Digital Artwork Guidelines
In the decades we’ve served the greater Monmouth County area’s printing needs, our mission has always been the same. At Printing2go, our goal is to help you see Your Vision In Print. We will work with you at every stage of the process. Our objective is to ensure that what we deliver fully meets your every expectation. However, there are some things you can do that will help us with that goal. If you have any questions or concerns about any of these guidelines, please contact us and we’ll be glad to help.
For logos, vector format (.eps) files work best. Native vector graphics files are made up of paths and curves connected by points, so they can be blown up as large as needed without any distortion. Please note that if you place a raster image into an .eps file, it does not become vectorized! As such, the image may still become distorted if enlarged too much. Also remember to convert all type to outlines.
If you are supplying artwork in a raster format (.tif, .jpg, .bmp, .png, .psd), photos need to be at least 300 dpi at 100% of your image size to print properly. Linework logos should be at least 600dpi. Raster files are resolution dependent image files (usually photos) made up from pixels, so the bigger they are scaled up, the bigger the pixels become and therefore the image can look fuzzy or soft. If you scale up images after placing them in your document, the quality may decline. If you scale a 300dpi image up 200% in your document, the resolution will be halved to 150dpi, so your image may not look crisp. High resolution tif files are preferable as they contain the most image data. Jpg files are compressed to reduce file size, so save them at the maximum compression setting. Bmp and gif files are low resolution files used for the internet, so they will not produce high quality results. Most images from the internet are only 72 dpi and will produce low quality results. Png files support transparent backgrounds, but only can be in RGB so there may be color shifts when converted to CMYK.
Accepted File Formats:
Easiest way to send files – Adobe Acrobat (.pdf)
Please note – pdf files are only as good as the artwork used in the file, and how they are generated. Adobe programs can create higher resolution CMYK files, but MS Office programs will create lower resolution RGB files. All digital files print in CMYK, so RGB files will get converted to CMYK, which may result in slight color shifts. If using Pantone colors, please note these will get converted to CMYK as well.
- Adobe InDesign (.indd) Page layout
- Adobe Illustrator (.ai, .eps) Vector graphics
- Adobe Photoshop (.psd, .tif, .jpg, .bmp, .png) Raster graphics
- Microsoft Publisher (.pub)
- Microsoft Word (doc.)
- Microsoft Excel (.xls)
Please note – MS programs are limited in their print settings. Type and images may shift from each computer, so it is preferable to convert these files to a pdf to avoid font and spacing issues.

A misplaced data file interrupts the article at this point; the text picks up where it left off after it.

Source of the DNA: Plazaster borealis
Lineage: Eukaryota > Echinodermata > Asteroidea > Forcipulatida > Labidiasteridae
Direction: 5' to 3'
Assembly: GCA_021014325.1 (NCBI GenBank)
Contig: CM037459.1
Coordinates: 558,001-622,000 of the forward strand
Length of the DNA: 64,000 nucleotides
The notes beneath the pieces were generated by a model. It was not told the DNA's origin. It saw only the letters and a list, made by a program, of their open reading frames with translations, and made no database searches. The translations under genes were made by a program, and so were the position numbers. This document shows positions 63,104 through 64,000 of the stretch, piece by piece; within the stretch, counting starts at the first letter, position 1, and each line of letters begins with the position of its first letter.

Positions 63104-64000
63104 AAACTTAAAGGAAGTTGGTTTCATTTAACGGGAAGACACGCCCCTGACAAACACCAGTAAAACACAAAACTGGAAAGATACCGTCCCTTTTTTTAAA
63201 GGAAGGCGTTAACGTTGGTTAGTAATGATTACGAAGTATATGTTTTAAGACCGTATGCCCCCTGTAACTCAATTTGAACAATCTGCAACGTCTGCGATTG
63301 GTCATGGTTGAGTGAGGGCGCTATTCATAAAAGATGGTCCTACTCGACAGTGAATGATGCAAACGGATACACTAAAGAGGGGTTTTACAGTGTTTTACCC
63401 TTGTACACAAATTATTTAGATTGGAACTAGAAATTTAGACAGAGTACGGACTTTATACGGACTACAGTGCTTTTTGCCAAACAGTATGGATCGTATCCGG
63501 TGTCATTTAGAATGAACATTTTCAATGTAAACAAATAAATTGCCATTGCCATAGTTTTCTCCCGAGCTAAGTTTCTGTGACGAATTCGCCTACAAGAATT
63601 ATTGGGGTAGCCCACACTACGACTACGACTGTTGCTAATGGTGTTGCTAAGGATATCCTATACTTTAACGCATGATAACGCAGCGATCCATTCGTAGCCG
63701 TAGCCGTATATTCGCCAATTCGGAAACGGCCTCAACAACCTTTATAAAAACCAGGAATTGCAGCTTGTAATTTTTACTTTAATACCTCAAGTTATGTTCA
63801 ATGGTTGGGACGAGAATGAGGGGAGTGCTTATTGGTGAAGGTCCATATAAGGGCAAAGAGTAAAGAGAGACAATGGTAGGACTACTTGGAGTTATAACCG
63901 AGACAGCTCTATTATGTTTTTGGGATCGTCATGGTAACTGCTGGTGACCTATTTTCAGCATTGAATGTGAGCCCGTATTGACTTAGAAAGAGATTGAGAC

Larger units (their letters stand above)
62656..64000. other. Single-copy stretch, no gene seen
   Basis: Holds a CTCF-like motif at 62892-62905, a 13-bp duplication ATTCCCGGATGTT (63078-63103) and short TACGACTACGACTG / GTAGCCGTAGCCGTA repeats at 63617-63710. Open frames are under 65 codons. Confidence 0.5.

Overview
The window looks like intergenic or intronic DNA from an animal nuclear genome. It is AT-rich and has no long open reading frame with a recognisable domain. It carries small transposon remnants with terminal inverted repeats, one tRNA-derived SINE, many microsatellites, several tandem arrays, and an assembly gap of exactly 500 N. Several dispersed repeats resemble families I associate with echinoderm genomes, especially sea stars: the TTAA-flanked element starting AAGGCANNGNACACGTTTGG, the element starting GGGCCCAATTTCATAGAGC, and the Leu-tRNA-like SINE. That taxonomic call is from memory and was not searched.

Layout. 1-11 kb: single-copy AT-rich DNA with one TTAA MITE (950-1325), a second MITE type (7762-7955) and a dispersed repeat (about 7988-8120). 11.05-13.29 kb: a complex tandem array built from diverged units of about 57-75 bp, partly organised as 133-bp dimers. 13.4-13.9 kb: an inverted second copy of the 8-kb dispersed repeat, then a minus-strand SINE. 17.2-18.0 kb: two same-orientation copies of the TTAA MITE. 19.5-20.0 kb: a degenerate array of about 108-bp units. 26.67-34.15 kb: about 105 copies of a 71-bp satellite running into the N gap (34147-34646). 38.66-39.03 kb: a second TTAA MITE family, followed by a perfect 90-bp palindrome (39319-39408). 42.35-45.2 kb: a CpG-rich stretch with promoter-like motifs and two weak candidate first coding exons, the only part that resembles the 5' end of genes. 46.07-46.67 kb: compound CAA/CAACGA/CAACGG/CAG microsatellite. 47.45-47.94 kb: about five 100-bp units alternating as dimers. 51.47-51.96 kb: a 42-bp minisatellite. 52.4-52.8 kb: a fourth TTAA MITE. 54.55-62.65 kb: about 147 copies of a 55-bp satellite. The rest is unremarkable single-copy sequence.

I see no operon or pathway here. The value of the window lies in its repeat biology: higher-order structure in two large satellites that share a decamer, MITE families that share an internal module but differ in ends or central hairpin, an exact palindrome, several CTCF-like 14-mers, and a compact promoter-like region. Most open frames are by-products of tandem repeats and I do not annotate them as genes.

If files cannot be converted to a pdf, please include all image files and font files packaged with the document. Use the File Package setting or the Collect for Output option to collect all files that will be needed. In Adobe programs, it is recommended to convert all fonts to outlines. Please retain all layers.
A word about edges. If you want your finished piece to extend all the way to the edge of the sheet, it must be printed with a bleed. A bleed is extended image sizing that extends 1/8” beyond the finished cut edge of the piece. The file gets printed on a larger size sheet, then the bleed area gets trimmed off to the final cut size. This way the ink is all the way to the edge with no white edges or margins showing. The bleed also takes into account any design inconsistencies or paper movement when printing and trimming.
To create the bleed in your digital file, set your bleed margins to 1/8” (.125”) on all sides. Extend any graphics, background images or fills on each edge that will bleed to this margin. For example, a 4”x6” postcard file with bleeds will end up being 4.25”x6.25”. Remember to export your pdf file containing the bleeds.
For software that does not allow you to set bleed margins, create your document to the size it will be containing the bleeds, then use ruler guides to set all margins. Ruler guides should be 1/8” in from each edge. This will show the size of the final cut piece. Create ruler guides in from these another 1/8” all around to create your safety zone for any type. Keep all type inside this safety zone. This takes into account any slight shifting during the printing/cutting process, so none of your type will be trimmed.
Let Us Help
Remember these guidelines are just that, guidelines. While following these guidelines will help ensure that your final product is exactly what you want, we are here to help every step of the way. If you need help vectorizing the graphic you currently have, give us a call, send us an email, or drop by our Freehold, NJ, store. Our goal is your success, and we will do whatever it takes to get you there.